WASHINGTON (AP) - President Barack Obama says he's denying an application for a Canada-to-Texas oil pipeline because a GOP-mandated deadline didn't allow time for a full review.
Obama says his decision isn't a judgment on the merits of the proposed $7 billion pipeline. Rather, he's citing the "arbitrary nature" of the February 21st deadline that was set by a GOP-written provision in a recent tax bill that Obama signed.
The president says in a statement that he's disappointed that Republicans in Congress forced the decision. Obama initially had until late next month to decide whether the pipeline was in the national interest.
Administration officials say the looming deadline cut short the time needed to conduct environmental reviews after the State Department ordered the project developer to find an alternate route to avoid environmentally sensitive areas of Nebraska.
The 1,700-mile pipeline would carry oil from tar sands in western Canada to refineries in Texas. It would pass through Montana, South Dakota, Nebraska, Kansas and Oklahoma.
Boehner: Keystone Breaks Obama's Jobs Promise
WASHINGTON (AP) - House Speaker John Boehner says President Barack Obama is breaking his promise to create jobs by rejecting a plan to build an oil pipeline from Canada to Texas.
Boehner says Republicans will keep fighting for the Keystone XL pipeline because the project is good for the U.S. economy as it would create thousands of jobs.
Canadian Company to Reapply for Pipeline Permit
HOUSTON (AP) - The Canadian company seeking to build a Canada-to-Texas pipeline says it will reapply for a permit after President Barack Obama announced he had rejected the current proposal.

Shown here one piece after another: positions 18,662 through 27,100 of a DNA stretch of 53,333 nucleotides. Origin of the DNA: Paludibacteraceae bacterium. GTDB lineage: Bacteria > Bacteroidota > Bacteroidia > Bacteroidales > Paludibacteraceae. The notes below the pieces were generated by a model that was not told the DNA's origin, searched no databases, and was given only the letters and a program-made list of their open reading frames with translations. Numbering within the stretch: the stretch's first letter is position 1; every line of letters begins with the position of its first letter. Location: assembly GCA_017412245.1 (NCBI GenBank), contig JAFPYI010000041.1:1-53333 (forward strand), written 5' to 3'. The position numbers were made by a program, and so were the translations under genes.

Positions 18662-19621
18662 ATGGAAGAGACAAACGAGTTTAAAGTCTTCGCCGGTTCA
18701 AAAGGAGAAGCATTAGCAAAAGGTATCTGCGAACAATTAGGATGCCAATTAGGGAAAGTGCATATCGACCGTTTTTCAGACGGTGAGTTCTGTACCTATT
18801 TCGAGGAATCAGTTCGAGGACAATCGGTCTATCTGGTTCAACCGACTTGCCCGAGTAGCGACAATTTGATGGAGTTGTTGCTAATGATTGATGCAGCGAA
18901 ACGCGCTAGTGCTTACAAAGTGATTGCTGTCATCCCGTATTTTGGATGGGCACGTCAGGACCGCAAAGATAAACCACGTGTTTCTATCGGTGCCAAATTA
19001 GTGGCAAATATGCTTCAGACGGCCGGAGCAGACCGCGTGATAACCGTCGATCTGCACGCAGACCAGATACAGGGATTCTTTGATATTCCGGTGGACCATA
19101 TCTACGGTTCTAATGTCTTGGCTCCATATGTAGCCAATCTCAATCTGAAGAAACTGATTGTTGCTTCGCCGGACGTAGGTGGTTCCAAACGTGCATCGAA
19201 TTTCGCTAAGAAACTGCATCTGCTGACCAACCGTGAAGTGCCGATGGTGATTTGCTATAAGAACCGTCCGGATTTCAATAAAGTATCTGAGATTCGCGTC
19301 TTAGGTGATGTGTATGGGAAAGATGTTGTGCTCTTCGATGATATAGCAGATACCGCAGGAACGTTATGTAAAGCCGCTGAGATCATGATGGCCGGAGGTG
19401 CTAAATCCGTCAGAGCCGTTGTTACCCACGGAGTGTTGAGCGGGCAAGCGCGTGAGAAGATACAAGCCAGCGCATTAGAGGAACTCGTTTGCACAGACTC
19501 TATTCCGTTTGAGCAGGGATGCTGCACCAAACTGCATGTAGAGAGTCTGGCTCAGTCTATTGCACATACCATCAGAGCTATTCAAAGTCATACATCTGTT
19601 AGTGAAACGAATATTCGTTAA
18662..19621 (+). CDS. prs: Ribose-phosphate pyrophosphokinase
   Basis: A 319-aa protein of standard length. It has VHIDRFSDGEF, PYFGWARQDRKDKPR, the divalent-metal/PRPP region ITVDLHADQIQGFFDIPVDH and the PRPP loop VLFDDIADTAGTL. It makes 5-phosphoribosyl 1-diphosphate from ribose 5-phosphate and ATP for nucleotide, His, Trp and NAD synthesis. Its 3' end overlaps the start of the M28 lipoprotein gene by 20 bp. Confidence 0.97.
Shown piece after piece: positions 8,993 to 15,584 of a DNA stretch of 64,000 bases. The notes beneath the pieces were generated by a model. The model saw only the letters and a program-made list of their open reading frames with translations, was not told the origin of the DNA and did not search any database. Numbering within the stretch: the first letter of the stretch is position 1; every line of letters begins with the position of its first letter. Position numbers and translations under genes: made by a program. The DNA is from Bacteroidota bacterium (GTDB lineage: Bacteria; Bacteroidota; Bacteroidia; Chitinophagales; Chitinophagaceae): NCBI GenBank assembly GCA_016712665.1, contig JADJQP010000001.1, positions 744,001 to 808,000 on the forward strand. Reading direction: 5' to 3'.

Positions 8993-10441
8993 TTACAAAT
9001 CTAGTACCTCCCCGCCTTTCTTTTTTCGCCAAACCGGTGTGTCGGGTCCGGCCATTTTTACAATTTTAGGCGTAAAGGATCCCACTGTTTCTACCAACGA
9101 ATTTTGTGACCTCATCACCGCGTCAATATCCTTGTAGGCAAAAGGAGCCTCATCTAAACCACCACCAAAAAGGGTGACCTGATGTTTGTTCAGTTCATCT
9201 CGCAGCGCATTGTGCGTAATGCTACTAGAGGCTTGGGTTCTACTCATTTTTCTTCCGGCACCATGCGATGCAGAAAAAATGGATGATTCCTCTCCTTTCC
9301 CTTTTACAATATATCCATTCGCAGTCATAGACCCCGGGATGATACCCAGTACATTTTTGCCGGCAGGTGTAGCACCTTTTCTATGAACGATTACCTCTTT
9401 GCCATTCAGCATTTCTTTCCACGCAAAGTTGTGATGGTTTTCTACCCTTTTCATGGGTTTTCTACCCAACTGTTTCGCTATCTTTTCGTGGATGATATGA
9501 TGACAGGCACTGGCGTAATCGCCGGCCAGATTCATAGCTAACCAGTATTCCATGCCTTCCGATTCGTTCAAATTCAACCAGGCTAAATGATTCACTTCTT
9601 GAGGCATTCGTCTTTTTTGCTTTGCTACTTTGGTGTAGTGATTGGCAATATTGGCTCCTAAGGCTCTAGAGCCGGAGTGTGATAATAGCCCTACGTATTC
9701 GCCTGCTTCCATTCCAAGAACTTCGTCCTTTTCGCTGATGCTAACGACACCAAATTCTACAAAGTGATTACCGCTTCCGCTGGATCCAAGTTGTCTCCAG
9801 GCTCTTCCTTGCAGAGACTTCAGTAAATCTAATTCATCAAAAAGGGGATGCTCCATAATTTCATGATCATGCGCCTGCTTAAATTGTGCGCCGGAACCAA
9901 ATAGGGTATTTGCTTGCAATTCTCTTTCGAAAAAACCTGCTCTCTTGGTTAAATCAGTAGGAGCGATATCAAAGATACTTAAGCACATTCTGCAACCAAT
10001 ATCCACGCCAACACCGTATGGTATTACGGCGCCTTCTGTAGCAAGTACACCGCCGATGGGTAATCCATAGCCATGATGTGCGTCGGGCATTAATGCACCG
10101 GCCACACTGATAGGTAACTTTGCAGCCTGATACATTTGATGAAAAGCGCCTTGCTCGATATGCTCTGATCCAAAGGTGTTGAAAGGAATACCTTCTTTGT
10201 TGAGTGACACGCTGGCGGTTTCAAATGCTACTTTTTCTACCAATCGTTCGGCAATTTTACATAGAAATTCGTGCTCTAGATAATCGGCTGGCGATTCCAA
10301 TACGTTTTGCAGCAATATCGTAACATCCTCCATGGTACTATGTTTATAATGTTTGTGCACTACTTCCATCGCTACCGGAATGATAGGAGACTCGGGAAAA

TransCanada's CEO and president, Russ Girling, says Obama's announcement on Wednesday was not entirely surprising. He says the company plans to reapply for a presidential permit for the proposed 1,700-mile Keystone XL pipeline.
Obama says he turned down the proposal because Congress gave him a 60-day deadline that did not allow for a thorough review of the project. He made clear the company was free to reapply for the permit.
TransCanada says it is working with officials in Nebraska to find a route through the state that avoids environmentally sensitive areas.
Wyoming Legislators Voice Disagreement
Senator Mike Enzi, R-Wyo., released a statement Wednesday following the White House announcement to halt the pipeline, stating that the decision should have been a “no-brainer” for President Obama because of the reprieve it would have granted the U.S. from dependence on foreign oil.
Enzi said that he doesn't know how the president determined that creating 2,000 jobs and moving toward energy independence from the Middle East and Venzuela was not in the country's best interest.
Sen John Barrasso, R- Wyo., also expressed his disagreement on Wednesday, saying the President is using the issue to please environmental groups leading up to the election, and ignoring the best interest of the country.